By that time the end of their journey was in sight. Pressing eastwards now to Skye, they arrived at Donovan’s island encampments one day in late summer to find that the Sunshine Superman had already flown his rainy nest. Up, up and away to the more controllable climate of Los Angeles. Of those devotees that remained, ‘Everyone had either established themselves and taken what houses were available, or gone away,’ Vashti remembers. Local talk extolled the virtues of the tiny Hebridean island of Berneray, pincered between the larger islands of Harris and North Uist. With Bess in tow, they boarded the ferry from Uig to Lochmaddy on Uist, and walked the few miles of bleak, flat road to where it runs out on a spit of land above Port Nan Long. From there, a cramped ferry supplied the only connection with Berneray. It was a short crossing – shepherds often rowed over, with their sheep swimming at their side.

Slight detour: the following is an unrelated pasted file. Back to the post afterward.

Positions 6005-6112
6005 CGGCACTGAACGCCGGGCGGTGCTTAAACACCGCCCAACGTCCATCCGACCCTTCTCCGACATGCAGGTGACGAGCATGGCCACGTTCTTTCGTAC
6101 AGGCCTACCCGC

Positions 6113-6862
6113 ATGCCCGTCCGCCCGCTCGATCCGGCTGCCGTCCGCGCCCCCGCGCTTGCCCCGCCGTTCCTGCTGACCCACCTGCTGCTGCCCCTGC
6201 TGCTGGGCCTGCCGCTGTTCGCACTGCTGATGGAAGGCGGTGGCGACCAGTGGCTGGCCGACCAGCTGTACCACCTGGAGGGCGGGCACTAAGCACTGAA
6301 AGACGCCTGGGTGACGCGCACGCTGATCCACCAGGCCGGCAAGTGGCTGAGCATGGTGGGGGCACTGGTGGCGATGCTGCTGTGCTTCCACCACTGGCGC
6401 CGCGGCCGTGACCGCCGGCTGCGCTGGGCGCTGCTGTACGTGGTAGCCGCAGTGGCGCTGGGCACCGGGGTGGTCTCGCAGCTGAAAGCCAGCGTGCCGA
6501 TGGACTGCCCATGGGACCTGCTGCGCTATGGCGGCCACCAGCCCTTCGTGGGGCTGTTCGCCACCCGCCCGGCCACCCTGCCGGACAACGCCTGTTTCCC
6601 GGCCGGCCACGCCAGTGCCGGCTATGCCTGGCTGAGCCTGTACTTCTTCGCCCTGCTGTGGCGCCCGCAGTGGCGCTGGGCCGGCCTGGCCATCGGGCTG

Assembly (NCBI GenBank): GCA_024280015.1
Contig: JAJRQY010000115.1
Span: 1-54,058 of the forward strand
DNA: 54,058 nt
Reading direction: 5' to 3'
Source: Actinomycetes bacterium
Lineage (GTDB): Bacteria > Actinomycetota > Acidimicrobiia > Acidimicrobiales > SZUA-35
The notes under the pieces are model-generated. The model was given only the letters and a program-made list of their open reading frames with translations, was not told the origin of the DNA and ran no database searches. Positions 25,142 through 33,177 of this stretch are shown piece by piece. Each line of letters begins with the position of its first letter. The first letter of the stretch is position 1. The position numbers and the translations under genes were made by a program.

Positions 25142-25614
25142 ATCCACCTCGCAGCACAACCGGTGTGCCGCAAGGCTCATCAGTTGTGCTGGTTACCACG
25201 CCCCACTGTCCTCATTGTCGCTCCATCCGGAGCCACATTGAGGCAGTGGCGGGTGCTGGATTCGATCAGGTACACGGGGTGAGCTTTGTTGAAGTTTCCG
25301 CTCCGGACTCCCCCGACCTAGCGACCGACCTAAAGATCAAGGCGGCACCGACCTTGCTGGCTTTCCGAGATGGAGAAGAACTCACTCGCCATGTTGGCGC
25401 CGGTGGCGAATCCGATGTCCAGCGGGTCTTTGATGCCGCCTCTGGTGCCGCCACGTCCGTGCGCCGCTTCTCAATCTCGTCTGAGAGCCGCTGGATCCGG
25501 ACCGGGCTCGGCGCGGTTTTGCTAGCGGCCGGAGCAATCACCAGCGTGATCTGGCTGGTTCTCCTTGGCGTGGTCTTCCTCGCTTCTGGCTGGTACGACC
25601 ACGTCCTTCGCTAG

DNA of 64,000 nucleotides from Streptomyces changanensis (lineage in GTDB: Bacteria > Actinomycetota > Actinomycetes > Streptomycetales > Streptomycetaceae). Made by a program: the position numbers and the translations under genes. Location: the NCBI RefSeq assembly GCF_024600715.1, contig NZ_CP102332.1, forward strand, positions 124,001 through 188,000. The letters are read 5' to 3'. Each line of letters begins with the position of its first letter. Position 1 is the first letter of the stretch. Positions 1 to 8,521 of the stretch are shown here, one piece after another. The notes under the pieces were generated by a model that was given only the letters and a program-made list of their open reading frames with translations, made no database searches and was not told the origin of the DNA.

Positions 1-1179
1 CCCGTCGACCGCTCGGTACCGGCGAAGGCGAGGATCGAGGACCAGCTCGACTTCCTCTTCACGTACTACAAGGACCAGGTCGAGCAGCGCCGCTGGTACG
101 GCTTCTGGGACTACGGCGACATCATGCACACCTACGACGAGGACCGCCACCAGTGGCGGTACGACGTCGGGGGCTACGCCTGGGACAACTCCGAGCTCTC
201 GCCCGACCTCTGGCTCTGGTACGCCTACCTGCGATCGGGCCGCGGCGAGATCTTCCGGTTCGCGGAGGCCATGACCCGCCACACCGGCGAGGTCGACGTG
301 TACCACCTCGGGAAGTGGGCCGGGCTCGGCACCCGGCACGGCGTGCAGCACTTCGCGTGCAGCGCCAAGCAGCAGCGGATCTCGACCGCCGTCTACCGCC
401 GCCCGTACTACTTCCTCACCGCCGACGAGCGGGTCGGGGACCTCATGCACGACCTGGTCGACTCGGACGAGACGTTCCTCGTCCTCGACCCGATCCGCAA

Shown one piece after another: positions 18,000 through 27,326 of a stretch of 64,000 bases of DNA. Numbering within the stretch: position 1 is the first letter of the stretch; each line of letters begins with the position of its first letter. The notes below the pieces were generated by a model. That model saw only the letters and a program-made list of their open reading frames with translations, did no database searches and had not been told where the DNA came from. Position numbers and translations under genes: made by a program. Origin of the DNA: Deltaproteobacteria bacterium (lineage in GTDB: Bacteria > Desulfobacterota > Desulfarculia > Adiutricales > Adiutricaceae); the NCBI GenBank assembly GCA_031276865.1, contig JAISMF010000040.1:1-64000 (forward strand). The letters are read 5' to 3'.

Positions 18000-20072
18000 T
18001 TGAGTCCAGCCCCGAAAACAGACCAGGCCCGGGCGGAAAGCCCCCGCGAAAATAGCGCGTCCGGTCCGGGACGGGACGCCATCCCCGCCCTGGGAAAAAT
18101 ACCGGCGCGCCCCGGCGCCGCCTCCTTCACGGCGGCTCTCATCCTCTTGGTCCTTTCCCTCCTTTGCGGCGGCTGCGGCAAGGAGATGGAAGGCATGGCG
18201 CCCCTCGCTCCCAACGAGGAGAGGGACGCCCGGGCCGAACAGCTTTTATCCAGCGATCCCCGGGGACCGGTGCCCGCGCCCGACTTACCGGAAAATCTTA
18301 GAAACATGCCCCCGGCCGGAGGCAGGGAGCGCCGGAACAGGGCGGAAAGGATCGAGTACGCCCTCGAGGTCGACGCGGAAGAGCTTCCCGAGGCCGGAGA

Berneray is an island of only a few square kilometres, with a single road connecting its three settlements, and at that time it had no trees. The only vertical lines, in fact, were the newly installed rows of electricity and telegraph poles, which were conduits for social changes in that remote spot. Televisions replaced homemade entertainment and brought metropolitan idioms into these crofters’ cottages; electric heat, light and stoves replaced domestic tasks that had previously taken up a large part of most islanders’ days. These comforts were embraced by the inhabitants, an end to age-old hardships. As Vashti and Robert reached the end of the road, the sky tipped down the first of the late September rains. They sheltered in the doorway of a turf-roofed ‘black house’, a stone dwelling hewn in the style typical of the area. This was Ferry Cottage, and it became their home until the following spring. It was sold to them by a family for £150 – the money they had gained from their insurance claim. The karma seemed right – they initially misheard the name as ‘Fairy Cottage’, and a neighbour told them it had once belonged to the MacAskills, a famous Scottish musical family. One week later, they discovered they hadn’t quite got what they thought they had paid for. The ancient laws of the crofting community can have the wiliest lawyers wrenching their hair out; on Berneray, property ‘ownership’ was limited to the (turf) roof over their heads, not the stone walls, or the floor, nor the draughts through same. Meanwhile, their troubles were compounded by the fact that they had been forced to leave Bess back on Uist, across the water. Each crofter was allotted grazing rights for a total of two cows, and, they were informed, not only did one horse equal two cows, but no boats would be large enough to bring the horse across in any case. Bess was stabled by a sympathetic family just across the strait, but they were forced to keep shuttling back and forth in order to feed and groom her.